Friday, 28 April 2023, 14:16
There are fewer poor people in Andalucía, but the Andalusians are poorer than before. This apparent paradox could be used to sum up the results of the 2022 Living Conditions Survey, an in-depth analysis of household economies in Spain carried out every year by the national statistics institute (INE).
The figures tell us that after the pandemic slump, the improvement of employment and salaries has led to the recovery of the per capita income and a reduction in the poverty rate that is greater in Andalucía than the national average.
This is the good news, but there is also the bad: inflation. The increase in prices across the board, and especially of power and food, has meant that, despite the increase in the average income, there are more people who say they have moderate or serious problems stretching their incomes to the end of the month. There is also an increase in energy and food poverty: when people cannot afford to keep their homes at an adequate temperature or to eat animal protein at least every other day.
The average per capita income went up in 2022 by almost 788 euros in Andalucía (the survey does not offer data by province) to 10,703 euros per person per year: a new all-time maximum.
This increase of nearly eight per cent, greater than the national average (6%), puts the region for the first time above the 10,000-euro threshold and overtakes Murcia, meaning it is no longer second-to-bottom in the country after Extremadura. Residents in Andalucía are still below the Spanish per capita income, but the difference is smaller, going from 2,354 euros to 2,305.
This increase in average income is linked to improvements in employment (the survey was carried out in the second quarter of 2022, which was a particularly good one for employment) and a rise in salaries and pensions. The proportion of people at risk of poverty was lower, which, as the INE points out, is "a relative indicator of inequality; it doesn't measure absolute poverty, but how many people have low incomes in comparison with the population as a whole".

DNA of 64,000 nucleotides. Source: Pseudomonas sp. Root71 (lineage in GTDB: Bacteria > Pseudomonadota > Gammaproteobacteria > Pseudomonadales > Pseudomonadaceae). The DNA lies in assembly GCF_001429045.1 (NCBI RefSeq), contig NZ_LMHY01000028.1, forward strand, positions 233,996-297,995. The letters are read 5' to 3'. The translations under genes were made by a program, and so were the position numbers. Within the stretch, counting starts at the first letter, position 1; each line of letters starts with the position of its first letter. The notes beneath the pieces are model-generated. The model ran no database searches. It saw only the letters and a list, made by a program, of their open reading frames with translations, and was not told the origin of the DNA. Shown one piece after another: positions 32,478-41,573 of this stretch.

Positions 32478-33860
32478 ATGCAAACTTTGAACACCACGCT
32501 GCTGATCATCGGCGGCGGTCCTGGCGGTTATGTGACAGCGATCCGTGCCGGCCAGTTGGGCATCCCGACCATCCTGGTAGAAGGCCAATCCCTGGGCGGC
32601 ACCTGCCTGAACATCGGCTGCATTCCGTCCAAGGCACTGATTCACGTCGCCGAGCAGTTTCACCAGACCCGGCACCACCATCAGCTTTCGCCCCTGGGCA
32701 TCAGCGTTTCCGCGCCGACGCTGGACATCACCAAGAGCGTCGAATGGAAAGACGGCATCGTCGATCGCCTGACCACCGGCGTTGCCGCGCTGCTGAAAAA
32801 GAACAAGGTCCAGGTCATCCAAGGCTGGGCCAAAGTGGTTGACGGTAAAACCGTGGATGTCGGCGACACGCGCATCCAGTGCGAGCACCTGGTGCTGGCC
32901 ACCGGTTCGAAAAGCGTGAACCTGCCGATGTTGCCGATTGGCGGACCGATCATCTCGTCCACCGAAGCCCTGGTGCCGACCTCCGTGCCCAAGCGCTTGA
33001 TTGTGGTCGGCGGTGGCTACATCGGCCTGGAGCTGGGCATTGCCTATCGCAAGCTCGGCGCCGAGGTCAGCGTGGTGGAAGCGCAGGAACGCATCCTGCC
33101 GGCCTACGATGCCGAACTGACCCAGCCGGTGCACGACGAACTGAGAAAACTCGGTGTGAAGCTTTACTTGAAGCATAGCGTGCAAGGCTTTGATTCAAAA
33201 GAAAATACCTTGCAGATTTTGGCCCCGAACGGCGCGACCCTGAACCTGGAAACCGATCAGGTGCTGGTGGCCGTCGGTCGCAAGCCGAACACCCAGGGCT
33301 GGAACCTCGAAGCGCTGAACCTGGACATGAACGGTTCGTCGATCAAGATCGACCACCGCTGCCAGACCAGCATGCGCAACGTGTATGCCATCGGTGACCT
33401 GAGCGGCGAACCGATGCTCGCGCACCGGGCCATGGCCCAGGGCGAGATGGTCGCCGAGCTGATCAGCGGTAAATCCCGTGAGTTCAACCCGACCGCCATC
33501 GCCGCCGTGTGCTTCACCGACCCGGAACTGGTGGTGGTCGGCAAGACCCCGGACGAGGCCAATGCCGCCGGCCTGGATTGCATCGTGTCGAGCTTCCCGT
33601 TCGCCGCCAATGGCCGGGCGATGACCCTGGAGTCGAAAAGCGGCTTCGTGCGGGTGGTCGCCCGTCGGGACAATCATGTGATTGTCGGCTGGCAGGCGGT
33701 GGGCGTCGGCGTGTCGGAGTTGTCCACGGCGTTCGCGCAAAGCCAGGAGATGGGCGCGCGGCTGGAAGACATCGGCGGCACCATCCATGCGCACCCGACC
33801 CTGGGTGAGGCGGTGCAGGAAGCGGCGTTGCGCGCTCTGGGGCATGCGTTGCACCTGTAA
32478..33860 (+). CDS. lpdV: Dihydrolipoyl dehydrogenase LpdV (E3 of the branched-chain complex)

The poverty line is set at 60 per cent of the median income: anyone below that line is considered to be at risk of poverty. Median income is not the same as average income; it is the value in the middle of the table when all of the incomes are ordered from lowest to highest, so half the individuals are above and half below. The median income in Spain is 16,814 euros and the average is 13,008.
Last year, 29.1% of the people of Andalucía were below the poverty line, compared to 32.3% the previous year. This cold statistic in itself might not be very striking, but when translated into real people, it shows that 2,484,000 people in Andalucía are trapped in this low-income band.
We should take into account, however, that this poverty line figure is taken from data from the year prior to the survey (2021). Therefore in reality the 29.1% refers to 2021 and the 32.3% to 2020.
So if we want to compare the current figures with data from before the pandemic, it is worth looking back at the survey for 2020 which puts the poverty line percentage at 28.5%. We can conclude, therefore, that the new figure is still higher than pre-Covid values.
In any case, the fall in the poverty rate in the latest survey, which has been greater in Andalucía than in other Spanish regions, has pushed the region up in the national ranking. In 2021 (with data from 2020), Andalucía was the region with the highest poverty rate, but a year later it was behind Ceuta, Melilla, Extremadura and the Canaries.
The distance between the Andalusian average and the national average has been reduced although it is still nine percentage points higher (29.1% compared with 20.4%).
The risk of poverty and social exclusion, known by the EU as the Arope rate, has also gone down. This is now at 35.8% (last year's survey put it at 38.7%). However the figure that has fallen the most comparatively is the number of people who live in a household with "low employment intensity": from 18.4% to 12.3%.
Despite this undeniable positive progress in financial well-being, the 2022 survey does come with its warning signs. For example, when asked whether they have trouble making their salaries stretch to the end of the month, the number of people who said they had "difficulty" or "great difficulty" has increased since last year. In 2021 the figure was 27.9% and in 2022 it went up to 29.1%.
Similarly, the percentage of people who cannot afford to keep their home at an adequate temperature in Andalucía has risen from 18% to 21%. And those who say that they cannot afford "a meal with meat or fish at least every two days" now amount to 8%, up from 6.8%.
Around 45% of those interviewed for the survey said they would not be able to meet unexpected expenses (before it was 42%) and 6.2% cannot afford to own a car (up from 5.3%).
These results can easily be linked to the two areas where inflation has risen the most in the last year: food and energy.
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